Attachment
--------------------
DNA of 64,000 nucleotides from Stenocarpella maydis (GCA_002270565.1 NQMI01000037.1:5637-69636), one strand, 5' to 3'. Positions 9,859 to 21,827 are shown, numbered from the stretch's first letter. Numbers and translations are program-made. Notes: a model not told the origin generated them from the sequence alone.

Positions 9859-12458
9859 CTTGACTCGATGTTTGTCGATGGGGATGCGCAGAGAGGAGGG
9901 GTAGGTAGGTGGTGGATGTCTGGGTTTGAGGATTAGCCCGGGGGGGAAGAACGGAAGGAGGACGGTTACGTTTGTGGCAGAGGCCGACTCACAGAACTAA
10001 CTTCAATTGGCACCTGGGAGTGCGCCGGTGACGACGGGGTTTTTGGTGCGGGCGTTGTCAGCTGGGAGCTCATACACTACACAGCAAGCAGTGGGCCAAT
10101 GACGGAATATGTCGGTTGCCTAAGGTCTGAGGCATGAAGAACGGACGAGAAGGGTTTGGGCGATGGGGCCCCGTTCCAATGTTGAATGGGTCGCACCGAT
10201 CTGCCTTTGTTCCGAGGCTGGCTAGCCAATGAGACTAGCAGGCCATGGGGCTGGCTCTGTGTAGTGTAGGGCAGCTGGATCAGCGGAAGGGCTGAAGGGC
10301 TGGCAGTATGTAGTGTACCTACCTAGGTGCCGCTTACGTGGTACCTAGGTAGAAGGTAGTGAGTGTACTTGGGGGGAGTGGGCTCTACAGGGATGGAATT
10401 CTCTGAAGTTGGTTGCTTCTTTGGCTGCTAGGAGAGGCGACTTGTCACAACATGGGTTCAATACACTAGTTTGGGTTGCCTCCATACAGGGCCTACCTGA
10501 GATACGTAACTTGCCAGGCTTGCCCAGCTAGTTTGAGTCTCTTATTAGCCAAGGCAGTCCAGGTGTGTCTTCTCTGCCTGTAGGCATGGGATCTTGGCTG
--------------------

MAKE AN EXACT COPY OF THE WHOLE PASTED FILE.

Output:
DNA of 64,000 nucleotides from Stenocarpella maydis (GCA_002270565.1 NQMI01000037.1:5637-69636), one strand, 5' to 3'. Positions 9,859 to 21,827 are shown, numbered from the stretch's first letter. Numbers and translations are program-made. Notes: a model not told the origin generated them from the sequence alone.

Positions 9859-12458
9859 CTTGACTCGATGTTTGTCGATGGGGATGCGCAGAGAGGAGGG
9901 GTAGGTAGGTGGTGGATGTCTGGGTTTGAGGATTAGCCCGGGGGGGAAGAACGGAAGGAGGACGGTTACGTTTGTGGCAGAGGCCGACTCACAGAACTAA
10001 CTTCAATTGGCACCTGGGAGTGCGCCGGTGACGACGGGGTTTTTGGTGCGGGCGTTGTCAGCTGGGAGCTCATACACTACACAGCAAGCAGTGGGCCAAT
10101 GACGGAATATGTCGGTTGCCTAAGGTCTGAGGCATGAAGAACGGACGAGAAGGGTTTGGGCGATGGGGCCCCGTTCCAATGTTGAATGGGTCGCACCGAT
10201 CTGCCTTTGTTCCGAGGCTGGCTAGCCAATGAGACTAGCAGGCCATGGGGCTGGCTCTGTGTAGTGTAGGGCAGCTGGATCAGCGGAAGGGCTGAAGGGC
10301 TGGCAGTATGTAGTGTACCTACCTAGGTGCCGCTTACGTGGTACCTAGGTAGAAGGTAGTGAGTGTACTTGGGGGGAGTGGGCTCTACAGGGATGGAATT
10401 CTCTGAAGTTGGTTGCTTCTTTGGCTGCTAGGAGAGGCGACTTGTCACAACATGGGTTCAATACACTAGTTTGGGTTGCCTCCATACAGGGCCTACCTGA
10501 GATACGTAACTTGCCAGGCTTGCCCAGCTAGTTTGAGTCTCTTATTAGCCAAGGCAGTCCAGGTGTGTCTTCTCTGCCTGTAGGCATGGGATCTTGGCTG